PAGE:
[9] Xiao W, Shu L, Gao J, Xiong X, Wang J, Guo Z, et al. Continental dynamics of the central Asian orogenic belt and its metallogeny. Xinjiang Geol. 2008;26(1):4–8. Search in Google Scholar

[10] Jin-Yi LI, Jin Z, Tian-Nan Y, Ya-Ping LI, Gui-Hua S, Zhi-Xin Z, et al. Crustal tectonic division and evolution of the southern part of the north Asian orogenic region and its adjacent areas. J Jilin Univ (Earth Sci Ed). 2009;39(4):584–605. Search in Google Scholar

[11] Gao J, Zhu M, Wang X, Hong T, Li G, Li J, et al. Large- scale porphyry- type mineralization in the central Asian metallogenic domain: tectonic background, fluid feature and metallogenic deep dynamic mechanism. Acta Geol Sin. 2019;93(1):24–71. Search in Google Scholar

[12] XJBGME. Regional geology of Xinjiang Uygur autonomous region. Beijing: Geological Publishing House; 1993. Search in Google Scholar

[13] XJBGMR, XBOG. Lithostratigraphic units of Xinjiang Uygur autonomous region. Wuhan, China: China University of Geoscience Press; 1999. Search in Google Scholar

[14] Miao X, Zhu J. The middle Devonian epoch and carboniferous period’s turbidity current sediment in West Zhungerer. J Xinjiang Univ. 1986;3:107–12. Search in Google Scholar

[15] Bai J, Chen J, Tang Z, Zhang Y. Redefinition of the middle Kulumudi formation in the south of Tiechanggou town, West Junggar, Xinjiang and its geological implications. Northwest Geol. 2015;3:72–80. Search in Google Scholar

[16] Chen J, Han B, Ji J, Zhang L, Xu Z, He G, et al. Zircon U–Pb ages and tectonic implications of Paleozoic plutons in northern West Junggar, North Xinjiang, China. Lithos. 2010;115(1–4):137–52. Search in Google Scholar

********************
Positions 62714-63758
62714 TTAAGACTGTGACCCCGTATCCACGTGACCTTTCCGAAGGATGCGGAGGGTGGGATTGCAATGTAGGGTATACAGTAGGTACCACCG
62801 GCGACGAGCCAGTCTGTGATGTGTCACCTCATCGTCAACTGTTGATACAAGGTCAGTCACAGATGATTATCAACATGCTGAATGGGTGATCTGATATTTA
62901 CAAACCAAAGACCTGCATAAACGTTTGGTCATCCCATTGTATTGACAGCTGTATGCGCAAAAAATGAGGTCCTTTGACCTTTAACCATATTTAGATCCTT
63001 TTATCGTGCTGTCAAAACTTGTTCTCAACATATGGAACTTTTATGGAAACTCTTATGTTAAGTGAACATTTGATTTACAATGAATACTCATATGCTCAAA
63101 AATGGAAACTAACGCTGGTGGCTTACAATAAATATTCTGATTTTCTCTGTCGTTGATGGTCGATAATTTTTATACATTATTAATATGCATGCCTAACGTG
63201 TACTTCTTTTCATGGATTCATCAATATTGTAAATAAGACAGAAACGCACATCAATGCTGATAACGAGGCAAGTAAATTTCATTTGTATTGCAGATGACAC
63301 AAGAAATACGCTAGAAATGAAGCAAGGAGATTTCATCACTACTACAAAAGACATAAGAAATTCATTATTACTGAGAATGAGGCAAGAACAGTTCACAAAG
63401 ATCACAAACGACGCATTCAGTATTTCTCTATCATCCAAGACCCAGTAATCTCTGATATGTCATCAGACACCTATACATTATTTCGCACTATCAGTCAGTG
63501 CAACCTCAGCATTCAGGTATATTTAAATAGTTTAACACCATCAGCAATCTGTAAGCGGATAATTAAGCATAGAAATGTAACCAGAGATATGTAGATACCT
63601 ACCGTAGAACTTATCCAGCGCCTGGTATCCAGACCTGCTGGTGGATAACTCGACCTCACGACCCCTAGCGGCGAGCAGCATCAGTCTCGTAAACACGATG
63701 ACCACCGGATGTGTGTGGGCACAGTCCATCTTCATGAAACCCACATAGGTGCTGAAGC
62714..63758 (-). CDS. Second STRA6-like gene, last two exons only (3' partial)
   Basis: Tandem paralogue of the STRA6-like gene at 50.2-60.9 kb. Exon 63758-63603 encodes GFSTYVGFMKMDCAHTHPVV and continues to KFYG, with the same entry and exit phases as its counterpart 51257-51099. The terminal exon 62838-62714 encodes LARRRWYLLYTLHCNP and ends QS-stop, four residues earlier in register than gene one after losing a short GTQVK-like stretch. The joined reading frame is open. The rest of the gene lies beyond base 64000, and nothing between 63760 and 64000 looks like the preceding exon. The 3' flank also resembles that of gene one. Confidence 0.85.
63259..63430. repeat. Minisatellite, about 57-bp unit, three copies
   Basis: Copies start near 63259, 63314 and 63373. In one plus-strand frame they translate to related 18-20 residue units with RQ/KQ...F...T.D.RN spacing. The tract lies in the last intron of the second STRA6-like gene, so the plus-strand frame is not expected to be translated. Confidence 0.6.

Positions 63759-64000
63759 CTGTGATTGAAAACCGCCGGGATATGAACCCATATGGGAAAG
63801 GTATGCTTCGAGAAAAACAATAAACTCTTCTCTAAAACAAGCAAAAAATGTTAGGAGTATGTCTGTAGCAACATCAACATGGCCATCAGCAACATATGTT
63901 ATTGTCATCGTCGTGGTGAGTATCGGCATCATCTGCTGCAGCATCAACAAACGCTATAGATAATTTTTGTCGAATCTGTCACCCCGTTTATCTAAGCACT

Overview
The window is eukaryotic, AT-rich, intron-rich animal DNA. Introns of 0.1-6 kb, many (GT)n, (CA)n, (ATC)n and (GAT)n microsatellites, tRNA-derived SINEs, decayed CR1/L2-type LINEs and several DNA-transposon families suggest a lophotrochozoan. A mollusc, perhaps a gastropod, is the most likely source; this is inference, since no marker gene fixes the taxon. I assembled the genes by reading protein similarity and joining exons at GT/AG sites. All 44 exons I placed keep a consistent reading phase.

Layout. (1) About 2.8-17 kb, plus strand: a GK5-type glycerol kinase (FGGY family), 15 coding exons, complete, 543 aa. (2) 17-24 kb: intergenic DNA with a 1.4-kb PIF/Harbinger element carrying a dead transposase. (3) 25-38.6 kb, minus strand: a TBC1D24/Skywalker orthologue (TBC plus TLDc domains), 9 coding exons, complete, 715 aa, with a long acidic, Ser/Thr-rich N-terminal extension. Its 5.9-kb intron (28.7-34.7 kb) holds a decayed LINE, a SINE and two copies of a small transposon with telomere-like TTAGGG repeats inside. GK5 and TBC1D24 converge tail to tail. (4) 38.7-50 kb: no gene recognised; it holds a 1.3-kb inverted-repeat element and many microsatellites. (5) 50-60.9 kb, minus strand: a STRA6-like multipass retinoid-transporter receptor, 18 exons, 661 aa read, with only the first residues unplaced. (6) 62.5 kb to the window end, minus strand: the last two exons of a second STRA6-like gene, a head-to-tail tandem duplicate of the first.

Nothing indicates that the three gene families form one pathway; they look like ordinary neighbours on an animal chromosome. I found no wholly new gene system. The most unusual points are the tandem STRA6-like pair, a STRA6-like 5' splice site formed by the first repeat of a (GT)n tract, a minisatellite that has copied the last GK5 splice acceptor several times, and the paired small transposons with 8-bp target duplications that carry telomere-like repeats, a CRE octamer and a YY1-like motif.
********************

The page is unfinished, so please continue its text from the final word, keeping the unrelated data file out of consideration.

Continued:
[17] Choulet F, Faure M, Cluzel D, Chen Y, Lin W, Wang B. From oblique accretion to transpression in the evolution of the Altaid collage: new insights from West Junggar, northwestern China. Gondwana Res. 2012;21(2–3):530–47. Search in Google Scholar

[18] Yang G, Li Y, Gu P, Yang B, Tong L, Zhang H. Geochronological and geochemical study of the Darbut ophiolitic complex in the West Junggar (NW China): implications for petrogenesis and tectonic evolution. Gondwana Res. 2012;21(4):1037–49. Search in Google Scholar

[19] Yang G, Li Y, Santosh M, Yang B, Zhang B, Tong L. Geochronology and geochemistry of basalts from the Karamay ophiolitic melange in West Junggar (NW China): Implications for Devonian-carboniferous intra-oceanic accretionary tectonics of the southern Altaids. Bull Geol Soc Am. 2013;125(3):401–19. Search in Google Scholar

[20] Zhu Y, Chen B, Qiu T. Geology and geochemistry of the Baijiantan–Baikouquan ophiolitic mélanges: implications for geological evolution of west Junggar, Xinjiang, NW China. Geol Mag. 2015;152(1):41–69. Search in Google Scholar

[21] Zhu Y, Chen B, Xu X, Qiu T, An F. A new geological map of the western Junggar, north Xinjiang (NW China): implications for Paleoenvironmental reconstruction. Episodes. 2013;36(3):205–20. Search in Google Scholar

[22] Chen B, Zhu Y. Petrology, geochemistry and zircon U–Pb chronology of gabbro in Darbut ophiolitic melange, Xinjiang. Acta Petrol Sin. 2011;6:1746–58. Search in Google Scholar

[23] Zhang L. Geochemistry constraints on the origin and evolution of the late paleozoic ophiolite in the West Junggar. Doctoral thesis. Shaanxi, Xian: Chang’an university; 2014. Search in Google Scholar

[24] Gu P, Li Y, Zhang B, Tong L, Wang J. LA-ICP-MS zircon U–Pb dating of gabbro in the Darbut ophiolite, western Junggar, China. Acta Petrol Sin. 2009;25(2):1364–72. Search in Google Scholar

[25] Gong Y, Zong R. Paleozoic stratigraphic regionalization and paleogeographic evolution in Western Junggar, Northwestern China. Earth Sci J China Univ Geosci. 2015;40(3):461–84. Search in Google Scholar

[26] Xia L, Xu X, Li X, Ma Z, Xia Z. Reassessment of petrogenesis of Carboniferous–Early Permian rift-related volcanic rocks in the Chinese Tianshan and its neighboring areas. Geosci Front. 2012;3(4):445–71. Search in Google Scholar

[27] Zhao L, He G. LA-ICP-MS U–Pb Zircon age of dacite in Tailegula formation and their constraints on emplacement of Darbut ophiolite in West Junggar. Acta Scientiarum Naturalium Universitatis Pekinensis. 2016;52(5):880–971. Search in Google Scholar

[28] Yuan H, Gao S, Dai M, Zong C, Günther D, Fontaine GH, et al. Simultaneous determinations of U–Pb age, Hf isotopes and trace element compositions of zircon by excimer laser-ablation quadrupole and multiple-collector ICP-MS. Chem Geol. 2008;247(1–2):100–18. Search in Google Scholar